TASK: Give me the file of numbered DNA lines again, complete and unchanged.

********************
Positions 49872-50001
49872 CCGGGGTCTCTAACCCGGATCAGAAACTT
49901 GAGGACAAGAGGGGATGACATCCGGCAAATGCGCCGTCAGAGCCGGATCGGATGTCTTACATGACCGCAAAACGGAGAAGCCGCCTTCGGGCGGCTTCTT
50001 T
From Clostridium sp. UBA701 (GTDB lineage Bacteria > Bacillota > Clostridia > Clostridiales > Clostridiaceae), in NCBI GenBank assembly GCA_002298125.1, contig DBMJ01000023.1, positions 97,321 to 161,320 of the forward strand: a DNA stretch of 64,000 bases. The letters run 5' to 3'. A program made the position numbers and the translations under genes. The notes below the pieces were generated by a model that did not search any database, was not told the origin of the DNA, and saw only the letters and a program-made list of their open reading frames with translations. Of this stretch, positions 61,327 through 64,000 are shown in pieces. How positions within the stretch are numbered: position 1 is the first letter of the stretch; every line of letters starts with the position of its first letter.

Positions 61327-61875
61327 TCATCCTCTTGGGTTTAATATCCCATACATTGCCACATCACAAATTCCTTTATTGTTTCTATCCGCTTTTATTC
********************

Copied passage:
Positions 49872-50001
49872 CCGGGGTCTCTAACCCGGATCAGAAACTT
49901 GAGGACAAGAGGGGATGACATCCGGCAAATGCGCCGTCAGAGCCGGATCGGATGTCTTACATGACCGCAAAACGGAGAAGCCGCCTTCGGGCGGCTTCTT
50001 T
From Clostridium sp. UBA701 (GTDB lineage Bacteria > Bacillota > Clostridia > Clostridiales > Clostridiaceae), in NCBI GenBank assembly GCA_002298125.1, contig DBMJ01000023.1, positions 97,321 to 161,320 of the forward strand: a DNA stretch of 64,000 bases. The letters run 5' to 3'. A program made the position numbers and the translations under genes. The notes below the pieces were generated by a model that did not search any database, was not told the origin of the DNA, and saw only the letters and a program-made list of their open reading frames with translations. Of this stretch, positions 61,327 through 64,000 are shown in pieces. How positions within the stretch are numbered: position 1 is the first letter of the stretch; every line of letters starts with the position of its first letter.

Positions 61327-61875
61327 TCATCCTCTTGGGTTTAATATCCCATACATTGCCACATCACAAATTCCTTTATTGTTTCTATCCGCTTTTATTC